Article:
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The Ohio Academy of Science has published "Science on a Deep-Ocean Shipwreck," a 224-page, color-illustrated article in The Ohio Journal of Science. The article describes a five-year scientific investigation of the site of the S.S. Central America, a 19th-century steamship carrying passengers and California gold en route from Panama to New York City. The ship sank in the heavy seas of a 1857 hurricane off the coast of North Carolina. The studies were conducted and reviewed by 130 researchers associated with the Adjunct Scientists Program of the Columbus-America Discovery Group. The research reported in the article is significant for deep-ocean work because it spans a five-year period (1987-1991) at a single site. The article was developed and written by Charles E. Herdendorf (Ohio State University) in cooperation with Thomas B. Thompson and Robert D. Evans (Columbus-America Discovery Group). Activities in the disciplines of oceanography, marine geology, marine biology, materials science, and undersea archaeology were undertaken with the teledirected submersible robot, NEMO. The study included field observations at the site recorded by videotape and still photographs, examination of hundreds of deep-ocean specimens and artifacts, and analysis of several experiments deployed on the sea floor. This project demonstrated that a holistic approach to a deep-ocean site of historic importance can help researchers understand the interrelated processes that affect cultural artifacts on the abyssal sea floor and the marine life that they foster. Copies of the article are available from the Ohio Academy of Science, 1500 W. Third Ave., Suite 223, Columbus, OH 43212-2817, (614) 488-2228, email

Under the auspices of the Archaeological Geology Division of the Geological Society of America, family, friends, and close associates of Claude C. Albritton, Jr., have formed a memorial fund in his honor. The Albritton Fund provides scholarships and fellowships for graduate students in the earth sciences and archaeology. Recipients of these awards are students who have 1) an interest in achieving the M.S. or Ph.D. degree in earth sciences or archaeology; 2) an interest in applying earth science methods to archaeological research; and 3) an interest in a career in teaching and academic research. Awards in the amount of $500 will be given in support of thesis or dissertation research, with emphasis on the field and/or laboratory parts of this research. Those desiring further information about these scholarships should contact Reid Ferring, Institute for Applied Sciences, P. O. Box 13078, University of North Texas, Denton, TX 76203, (817) 565-2993.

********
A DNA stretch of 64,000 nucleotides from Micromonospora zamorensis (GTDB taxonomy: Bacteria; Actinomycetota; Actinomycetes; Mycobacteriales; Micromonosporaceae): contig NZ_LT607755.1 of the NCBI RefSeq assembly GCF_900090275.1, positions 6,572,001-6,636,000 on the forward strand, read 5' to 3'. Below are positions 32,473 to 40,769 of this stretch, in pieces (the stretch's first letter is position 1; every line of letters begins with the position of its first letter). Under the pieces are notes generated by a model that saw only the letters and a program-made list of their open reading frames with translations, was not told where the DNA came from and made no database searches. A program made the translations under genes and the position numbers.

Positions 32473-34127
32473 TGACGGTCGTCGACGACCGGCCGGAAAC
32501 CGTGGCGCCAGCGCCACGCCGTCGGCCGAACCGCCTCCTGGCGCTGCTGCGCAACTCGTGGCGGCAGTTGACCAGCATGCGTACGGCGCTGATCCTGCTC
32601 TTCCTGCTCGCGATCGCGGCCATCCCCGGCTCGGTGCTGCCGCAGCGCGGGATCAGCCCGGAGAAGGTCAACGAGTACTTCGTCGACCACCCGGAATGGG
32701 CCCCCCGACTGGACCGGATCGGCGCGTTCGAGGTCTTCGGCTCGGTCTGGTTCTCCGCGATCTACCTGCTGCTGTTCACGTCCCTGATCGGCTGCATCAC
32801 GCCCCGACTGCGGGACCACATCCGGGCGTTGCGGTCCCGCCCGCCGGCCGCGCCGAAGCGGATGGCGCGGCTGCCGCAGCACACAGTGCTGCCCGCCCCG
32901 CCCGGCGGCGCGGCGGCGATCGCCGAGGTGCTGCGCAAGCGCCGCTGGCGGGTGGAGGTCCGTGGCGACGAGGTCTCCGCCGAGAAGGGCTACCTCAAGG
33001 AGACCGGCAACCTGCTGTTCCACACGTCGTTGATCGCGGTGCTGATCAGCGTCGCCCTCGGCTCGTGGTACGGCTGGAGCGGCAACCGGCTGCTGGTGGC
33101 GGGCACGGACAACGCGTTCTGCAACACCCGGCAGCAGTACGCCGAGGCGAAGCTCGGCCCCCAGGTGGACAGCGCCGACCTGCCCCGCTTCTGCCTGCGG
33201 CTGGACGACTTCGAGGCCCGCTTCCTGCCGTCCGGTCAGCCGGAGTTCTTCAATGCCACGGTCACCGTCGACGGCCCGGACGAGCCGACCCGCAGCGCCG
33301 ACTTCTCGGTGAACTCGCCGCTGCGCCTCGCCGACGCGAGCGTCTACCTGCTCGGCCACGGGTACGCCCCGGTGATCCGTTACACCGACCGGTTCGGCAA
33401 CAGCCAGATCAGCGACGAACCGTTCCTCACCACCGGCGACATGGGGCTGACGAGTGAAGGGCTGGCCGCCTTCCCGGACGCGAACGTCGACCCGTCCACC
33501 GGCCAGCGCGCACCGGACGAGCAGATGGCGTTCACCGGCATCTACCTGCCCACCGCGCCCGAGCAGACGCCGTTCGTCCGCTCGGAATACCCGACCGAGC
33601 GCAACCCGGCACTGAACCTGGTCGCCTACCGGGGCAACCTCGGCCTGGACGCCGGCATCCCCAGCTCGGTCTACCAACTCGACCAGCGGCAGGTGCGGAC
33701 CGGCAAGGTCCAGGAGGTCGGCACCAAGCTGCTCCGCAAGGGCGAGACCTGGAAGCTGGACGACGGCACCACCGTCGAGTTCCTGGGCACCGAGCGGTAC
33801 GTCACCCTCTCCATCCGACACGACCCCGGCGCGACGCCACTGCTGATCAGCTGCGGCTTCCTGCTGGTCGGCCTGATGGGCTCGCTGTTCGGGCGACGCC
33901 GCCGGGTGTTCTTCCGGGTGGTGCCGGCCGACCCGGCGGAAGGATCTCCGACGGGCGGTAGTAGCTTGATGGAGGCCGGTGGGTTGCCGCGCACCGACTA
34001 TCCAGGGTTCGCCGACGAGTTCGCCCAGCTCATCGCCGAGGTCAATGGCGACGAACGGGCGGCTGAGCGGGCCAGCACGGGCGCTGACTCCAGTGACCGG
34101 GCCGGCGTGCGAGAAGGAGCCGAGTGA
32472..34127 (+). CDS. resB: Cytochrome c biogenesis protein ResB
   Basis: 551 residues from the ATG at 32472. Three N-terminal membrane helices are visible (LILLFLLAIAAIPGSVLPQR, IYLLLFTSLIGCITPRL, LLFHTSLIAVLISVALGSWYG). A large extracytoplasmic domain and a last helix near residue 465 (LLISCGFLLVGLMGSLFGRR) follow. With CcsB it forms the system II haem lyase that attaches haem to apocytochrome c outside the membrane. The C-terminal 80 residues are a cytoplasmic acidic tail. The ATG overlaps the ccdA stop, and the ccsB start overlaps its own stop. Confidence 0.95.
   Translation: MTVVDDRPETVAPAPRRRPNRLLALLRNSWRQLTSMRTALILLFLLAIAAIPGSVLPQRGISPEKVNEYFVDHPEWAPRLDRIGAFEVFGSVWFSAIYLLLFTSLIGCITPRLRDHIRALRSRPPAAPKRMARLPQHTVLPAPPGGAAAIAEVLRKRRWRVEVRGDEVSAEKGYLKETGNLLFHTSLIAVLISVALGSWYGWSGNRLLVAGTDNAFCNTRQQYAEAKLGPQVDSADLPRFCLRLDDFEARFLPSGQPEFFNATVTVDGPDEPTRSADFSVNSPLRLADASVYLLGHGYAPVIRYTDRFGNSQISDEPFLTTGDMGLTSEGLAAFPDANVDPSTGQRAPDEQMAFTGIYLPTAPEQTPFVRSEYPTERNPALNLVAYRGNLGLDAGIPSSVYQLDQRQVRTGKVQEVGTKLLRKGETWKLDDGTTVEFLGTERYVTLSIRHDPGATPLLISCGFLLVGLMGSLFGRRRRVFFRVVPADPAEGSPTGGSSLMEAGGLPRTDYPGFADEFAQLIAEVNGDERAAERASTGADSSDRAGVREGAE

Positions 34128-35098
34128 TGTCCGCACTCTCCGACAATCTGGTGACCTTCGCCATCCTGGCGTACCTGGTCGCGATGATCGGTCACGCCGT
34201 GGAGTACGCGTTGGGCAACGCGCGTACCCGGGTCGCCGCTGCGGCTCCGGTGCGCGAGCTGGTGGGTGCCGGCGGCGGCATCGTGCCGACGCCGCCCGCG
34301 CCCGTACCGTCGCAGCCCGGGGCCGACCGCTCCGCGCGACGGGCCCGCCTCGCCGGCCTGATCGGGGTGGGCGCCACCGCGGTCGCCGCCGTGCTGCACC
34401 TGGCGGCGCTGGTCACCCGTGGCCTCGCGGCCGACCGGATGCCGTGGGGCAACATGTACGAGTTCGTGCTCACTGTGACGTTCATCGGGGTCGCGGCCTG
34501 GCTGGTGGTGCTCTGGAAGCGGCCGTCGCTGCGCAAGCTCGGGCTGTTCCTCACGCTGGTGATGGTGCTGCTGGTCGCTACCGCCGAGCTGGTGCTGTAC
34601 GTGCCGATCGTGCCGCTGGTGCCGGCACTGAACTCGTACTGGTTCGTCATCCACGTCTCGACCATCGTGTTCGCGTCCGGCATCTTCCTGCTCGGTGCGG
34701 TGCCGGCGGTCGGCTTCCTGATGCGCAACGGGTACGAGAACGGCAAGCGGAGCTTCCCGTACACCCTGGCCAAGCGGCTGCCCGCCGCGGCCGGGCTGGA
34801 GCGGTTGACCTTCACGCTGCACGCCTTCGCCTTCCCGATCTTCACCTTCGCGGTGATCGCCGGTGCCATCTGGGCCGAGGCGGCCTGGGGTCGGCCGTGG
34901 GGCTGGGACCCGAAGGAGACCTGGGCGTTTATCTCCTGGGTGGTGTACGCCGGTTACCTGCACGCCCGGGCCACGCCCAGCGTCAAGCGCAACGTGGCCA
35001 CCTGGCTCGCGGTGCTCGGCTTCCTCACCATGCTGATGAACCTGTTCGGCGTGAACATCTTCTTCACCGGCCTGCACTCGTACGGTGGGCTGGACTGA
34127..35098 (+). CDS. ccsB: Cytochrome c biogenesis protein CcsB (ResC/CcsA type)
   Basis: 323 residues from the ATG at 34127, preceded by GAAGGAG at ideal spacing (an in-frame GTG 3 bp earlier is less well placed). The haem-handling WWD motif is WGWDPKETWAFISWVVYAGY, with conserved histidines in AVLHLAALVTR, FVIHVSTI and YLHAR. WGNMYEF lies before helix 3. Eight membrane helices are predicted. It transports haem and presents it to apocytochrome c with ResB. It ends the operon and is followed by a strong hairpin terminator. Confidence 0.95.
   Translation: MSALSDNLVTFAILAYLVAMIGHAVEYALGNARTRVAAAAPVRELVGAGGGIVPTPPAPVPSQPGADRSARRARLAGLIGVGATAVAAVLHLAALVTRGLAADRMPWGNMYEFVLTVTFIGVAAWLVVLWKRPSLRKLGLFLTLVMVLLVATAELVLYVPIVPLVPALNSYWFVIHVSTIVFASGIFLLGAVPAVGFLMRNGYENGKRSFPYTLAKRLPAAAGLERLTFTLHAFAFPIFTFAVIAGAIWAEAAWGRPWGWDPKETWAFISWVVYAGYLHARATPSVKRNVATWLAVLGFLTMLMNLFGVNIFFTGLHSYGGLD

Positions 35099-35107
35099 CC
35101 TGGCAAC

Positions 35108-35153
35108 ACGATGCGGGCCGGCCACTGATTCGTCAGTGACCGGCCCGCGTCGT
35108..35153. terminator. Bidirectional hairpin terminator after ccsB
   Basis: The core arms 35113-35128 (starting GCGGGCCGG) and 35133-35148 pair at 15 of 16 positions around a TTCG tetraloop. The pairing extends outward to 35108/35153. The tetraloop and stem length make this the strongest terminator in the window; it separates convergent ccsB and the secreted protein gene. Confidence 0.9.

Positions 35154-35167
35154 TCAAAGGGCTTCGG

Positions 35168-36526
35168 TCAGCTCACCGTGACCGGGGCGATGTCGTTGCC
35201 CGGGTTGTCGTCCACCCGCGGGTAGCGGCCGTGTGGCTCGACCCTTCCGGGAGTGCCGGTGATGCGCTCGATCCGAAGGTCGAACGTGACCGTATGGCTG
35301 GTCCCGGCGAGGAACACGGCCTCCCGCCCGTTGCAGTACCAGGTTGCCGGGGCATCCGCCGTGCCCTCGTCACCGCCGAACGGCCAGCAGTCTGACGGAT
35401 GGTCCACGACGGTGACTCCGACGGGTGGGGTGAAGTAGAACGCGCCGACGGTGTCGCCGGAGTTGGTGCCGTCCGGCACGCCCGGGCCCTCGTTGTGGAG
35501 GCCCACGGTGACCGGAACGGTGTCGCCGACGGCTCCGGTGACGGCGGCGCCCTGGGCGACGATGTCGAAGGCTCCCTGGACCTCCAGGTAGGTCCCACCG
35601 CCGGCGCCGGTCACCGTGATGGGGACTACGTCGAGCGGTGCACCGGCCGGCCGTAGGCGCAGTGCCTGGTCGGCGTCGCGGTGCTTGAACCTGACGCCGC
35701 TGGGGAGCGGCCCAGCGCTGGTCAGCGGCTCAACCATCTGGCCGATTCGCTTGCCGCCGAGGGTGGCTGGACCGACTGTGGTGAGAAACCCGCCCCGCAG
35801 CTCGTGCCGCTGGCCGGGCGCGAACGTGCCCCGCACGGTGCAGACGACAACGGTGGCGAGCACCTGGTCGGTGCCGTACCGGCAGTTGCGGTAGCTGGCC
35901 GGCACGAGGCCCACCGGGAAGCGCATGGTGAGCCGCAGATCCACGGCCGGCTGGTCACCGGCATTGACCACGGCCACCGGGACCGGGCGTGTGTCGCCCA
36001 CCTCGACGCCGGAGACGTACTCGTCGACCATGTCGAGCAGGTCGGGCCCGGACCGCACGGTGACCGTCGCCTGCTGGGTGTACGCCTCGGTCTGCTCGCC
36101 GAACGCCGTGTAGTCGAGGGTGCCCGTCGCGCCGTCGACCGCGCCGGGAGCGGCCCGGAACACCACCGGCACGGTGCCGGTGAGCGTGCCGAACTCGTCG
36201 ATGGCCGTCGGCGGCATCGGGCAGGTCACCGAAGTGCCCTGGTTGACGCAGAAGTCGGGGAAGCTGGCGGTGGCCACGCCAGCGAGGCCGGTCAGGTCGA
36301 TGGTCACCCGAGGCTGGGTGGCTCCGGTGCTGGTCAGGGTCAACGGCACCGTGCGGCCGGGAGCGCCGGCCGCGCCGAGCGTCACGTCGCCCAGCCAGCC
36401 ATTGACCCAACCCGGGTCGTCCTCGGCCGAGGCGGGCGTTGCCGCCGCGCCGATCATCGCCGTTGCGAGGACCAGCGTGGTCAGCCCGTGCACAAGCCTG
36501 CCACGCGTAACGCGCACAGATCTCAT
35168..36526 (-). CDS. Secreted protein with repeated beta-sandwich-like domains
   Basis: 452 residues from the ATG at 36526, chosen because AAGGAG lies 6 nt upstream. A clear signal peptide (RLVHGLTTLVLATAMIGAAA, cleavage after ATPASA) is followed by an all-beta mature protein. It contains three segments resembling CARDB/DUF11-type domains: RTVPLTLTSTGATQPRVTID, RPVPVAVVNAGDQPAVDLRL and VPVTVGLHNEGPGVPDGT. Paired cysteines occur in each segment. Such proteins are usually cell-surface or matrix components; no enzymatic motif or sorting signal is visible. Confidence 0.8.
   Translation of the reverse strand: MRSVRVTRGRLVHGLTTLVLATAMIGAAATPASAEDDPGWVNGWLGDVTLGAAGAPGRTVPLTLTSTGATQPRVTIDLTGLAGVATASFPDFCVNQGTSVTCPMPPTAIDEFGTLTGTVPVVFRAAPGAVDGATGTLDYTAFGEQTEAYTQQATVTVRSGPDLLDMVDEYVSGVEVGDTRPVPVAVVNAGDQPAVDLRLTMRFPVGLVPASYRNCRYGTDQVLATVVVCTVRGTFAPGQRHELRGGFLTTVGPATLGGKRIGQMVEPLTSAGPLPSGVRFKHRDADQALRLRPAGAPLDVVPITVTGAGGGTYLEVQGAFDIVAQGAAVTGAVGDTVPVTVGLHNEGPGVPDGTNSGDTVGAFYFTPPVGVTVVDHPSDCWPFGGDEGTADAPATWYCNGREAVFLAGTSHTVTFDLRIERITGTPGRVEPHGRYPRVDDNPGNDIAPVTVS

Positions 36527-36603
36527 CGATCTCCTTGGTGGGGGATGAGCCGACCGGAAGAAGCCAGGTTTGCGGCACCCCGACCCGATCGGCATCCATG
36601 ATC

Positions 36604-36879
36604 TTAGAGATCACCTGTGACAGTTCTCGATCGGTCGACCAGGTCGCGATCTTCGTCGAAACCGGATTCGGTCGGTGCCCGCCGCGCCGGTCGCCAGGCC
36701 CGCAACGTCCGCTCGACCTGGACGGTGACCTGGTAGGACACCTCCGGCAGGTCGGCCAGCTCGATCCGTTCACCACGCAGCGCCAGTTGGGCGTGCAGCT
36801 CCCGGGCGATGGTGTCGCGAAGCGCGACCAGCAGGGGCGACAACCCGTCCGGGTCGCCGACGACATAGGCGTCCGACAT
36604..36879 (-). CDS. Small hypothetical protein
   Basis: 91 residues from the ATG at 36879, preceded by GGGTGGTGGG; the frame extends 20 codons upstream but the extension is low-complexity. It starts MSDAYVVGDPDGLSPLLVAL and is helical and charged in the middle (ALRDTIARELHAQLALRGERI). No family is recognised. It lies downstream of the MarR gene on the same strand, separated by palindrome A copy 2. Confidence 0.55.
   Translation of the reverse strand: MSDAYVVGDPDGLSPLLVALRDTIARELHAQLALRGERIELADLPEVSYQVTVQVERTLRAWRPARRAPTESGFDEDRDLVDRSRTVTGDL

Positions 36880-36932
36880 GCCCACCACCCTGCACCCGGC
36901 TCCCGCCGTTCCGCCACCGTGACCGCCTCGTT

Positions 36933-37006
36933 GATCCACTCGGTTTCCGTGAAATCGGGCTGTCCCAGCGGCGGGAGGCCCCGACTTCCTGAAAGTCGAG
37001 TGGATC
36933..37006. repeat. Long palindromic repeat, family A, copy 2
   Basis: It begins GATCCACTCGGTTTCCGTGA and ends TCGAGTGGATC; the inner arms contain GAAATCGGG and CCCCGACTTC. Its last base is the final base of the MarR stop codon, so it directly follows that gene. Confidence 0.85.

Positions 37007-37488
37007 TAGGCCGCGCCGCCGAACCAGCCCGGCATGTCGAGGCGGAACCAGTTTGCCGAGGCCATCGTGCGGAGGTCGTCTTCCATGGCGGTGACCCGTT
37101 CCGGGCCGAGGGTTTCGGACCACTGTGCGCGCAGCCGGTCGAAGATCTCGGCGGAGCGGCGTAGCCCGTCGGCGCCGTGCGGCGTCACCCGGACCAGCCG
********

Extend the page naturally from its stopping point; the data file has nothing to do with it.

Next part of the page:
The Grupo de Zooarqueología de Camélidos announces its new publication Zooarqueología de Camélidos, which is directed toward the multidisciplinary investigation of the history and evolution of wild and domesticated camelids from both archaeological and anthropological perspectives. The articles published in this first volume are in Spanish and English and represent some of the presentations made at the workshop "Theoretical and Methodological Perspectives for the Archaeological Study of Camelids in the Andes" held at the Instituto Interdisciplinario de Tilcara in Jujuy, Argentina, April 1994. The remaining presentations will be published in the next volume. Copies of the journal can be obtained from Mark Aldenderfer (805) 893-8604, fax (805) 893-8707, email

The North Carolina Archaeological Council has recently published the Mountain Potters of Buncombe County, North Carolina: An Archaeological and Historical Study by Linda F. Carnes-McNaughton. North Carolina Archaeological Council Publication No. 26. This report summarizes archaeological and historical surveys of 10 traditional pottery manufacturing sites, of which eight were selected for archaeological investigation. Subsurface remains of kilns were documented at three of the sites. Over 11,000 artifacts were recovered and analyzed, providing insights into a century of pottery manufacturing activities, beginning in the mid-1800s. Copies of the report can be ordered from N. C. Archaeological Council Publications, c/o Loretta Lautzenheiser, Secretary/Treasurer, 310 Baker St. Tarboro, NC 27886.